Who will ever forget – certainly no-one at the Suit Direct Stadium ever will – goalie Lucas Covolan’s 95th-minute equaliser for Torquay in that play-off final?
Superfan Paul McWeenie, a regular home and away for 27 years, recalled: “It was incredible. You’re sat thinking it’s not going to be our day.
“I’ll never forget it. I was never prepared for what I saw that day.”
Unlike that unforgettable afternoon in Bristol when Pools regrouped to win on penalties, this time they faced an even tougher task as Charlton took the lead when Alex Gilbey swivelled and blasted home from close-range after Ben Purrington’s knockdown.
Then, cometh the hour, cometh the man. Substitute Luke Molyneux’s rocket with just 17 minutes left was magical enough to make any youngster in attendance fall in love with the game.
Although it’s more likely that it would be his 20-yard curling finish rather than his backside that will get kids hooked – unlike the start of vice-chair of the Supporter’s Trust Julia Newton’s love affair with Pools.
Julia said: “My first game was in 1979 and I came along with a guy who is now my husband. I got hooked. You’re part of a family.
“I just remember being attracted to a certain player’s bottom, Mark Lawrence.”
As you can probably tell by now, following Hartlepool is not for the faint hearted.
And the 3,615 in attendance would have to go through it all again under the lights with the clash requiring penalties – of course – to decide it.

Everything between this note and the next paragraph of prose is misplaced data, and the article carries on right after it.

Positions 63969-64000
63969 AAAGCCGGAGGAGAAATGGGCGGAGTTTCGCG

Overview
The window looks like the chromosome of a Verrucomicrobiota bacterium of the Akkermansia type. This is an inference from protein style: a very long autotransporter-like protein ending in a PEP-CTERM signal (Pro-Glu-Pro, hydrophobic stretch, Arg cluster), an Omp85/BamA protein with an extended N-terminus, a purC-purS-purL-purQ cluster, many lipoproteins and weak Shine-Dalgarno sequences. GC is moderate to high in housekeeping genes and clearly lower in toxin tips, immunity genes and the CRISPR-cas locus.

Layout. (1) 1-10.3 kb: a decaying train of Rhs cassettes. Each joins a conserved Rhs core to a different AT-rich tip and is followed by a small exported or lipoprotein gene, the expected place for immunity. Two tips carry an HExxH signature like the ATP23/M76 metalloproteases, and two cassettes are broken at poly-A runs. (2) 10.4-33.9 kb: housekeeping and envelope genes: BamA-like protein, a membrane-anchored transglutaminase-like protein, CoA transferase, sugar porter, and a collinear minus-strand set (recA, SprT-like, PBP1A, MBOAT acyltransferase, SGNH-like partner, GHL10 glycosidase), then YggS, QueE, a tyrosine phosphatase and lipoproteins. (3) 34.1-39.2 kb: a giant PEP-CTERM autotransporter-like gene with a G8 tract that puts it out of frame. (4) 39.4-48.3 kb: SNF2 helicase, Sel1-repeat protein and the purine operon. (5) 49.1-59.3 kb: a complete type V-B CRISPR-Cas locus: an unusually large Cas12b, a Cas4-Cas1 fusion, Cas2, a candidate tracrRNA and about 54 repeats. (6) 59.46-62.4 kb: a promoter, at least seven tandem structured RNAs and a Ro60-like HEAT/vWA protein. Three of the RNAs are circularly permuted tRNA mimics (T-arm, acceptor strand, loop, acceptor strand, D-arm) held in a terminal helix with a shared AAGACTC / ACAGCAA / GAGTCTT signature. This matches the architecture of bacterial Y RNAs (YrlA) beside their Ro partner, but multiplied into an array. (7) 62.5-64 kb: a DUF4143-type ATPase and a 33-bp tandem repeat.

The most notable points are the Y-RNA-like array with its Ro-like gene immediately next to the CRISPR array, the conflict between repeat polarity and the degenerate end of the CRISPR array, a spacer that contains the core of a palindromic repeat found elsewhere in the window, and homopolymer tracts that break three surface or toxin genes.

Charlton opted to go first and went on to score the opening three through Conor Washington, Alex Gilbey and Sean Clare.
Pools trio Mark Cullen, Tom Crawford and Mark Shelton matched their efforts leaving Addicks sub Elliot Lee walking forward for the fourth.
The home crowd held their breath and a hush swept over the ground like the icy breeze from the nearby North Sea.
Suddenly the roof was blown off as Killip guessed right to save.
Man of the moment Molyneux did nothing to ruin his cameo by converting with Chuks Aneke then making it 4-4 – leaving Jamie Sterry to walk forwards and fire home the winner.
Luke Molyneux: “I just got the ball out wide and cut in and hit it. I was already running off celebrating.
“For some reason I was a bit nervous about my penalty. I think it was because everyone had scored before me so I just thought I’d keep it safe and go down the middle.
“The Papa John’s is massive for the club. You can see what it meant to the fans today.
“Wembley is a once in a career moment for a lot of the lads and this is our best opportunity to get there.”
Delighted boss Lee, who scored the winner for Doncaster in this competition back in 2007, said: “It’s something I might mention now as we’re close.
“The penalty shootout was emotional. I didn’t know which way to look, but it was a great moment.
“I was in the middle of the pitch afterwards and I didn’t want to get off. I was soaking it up.
“To manage this club has always been in the back of my mind. But did I ever think I could manage them at Wembley – no!”
Julia added: “We’ve been close to Wembley but never actually got there. It’s everyone’s dream at our level. It would mean everything and would mark the end of a great run for us.”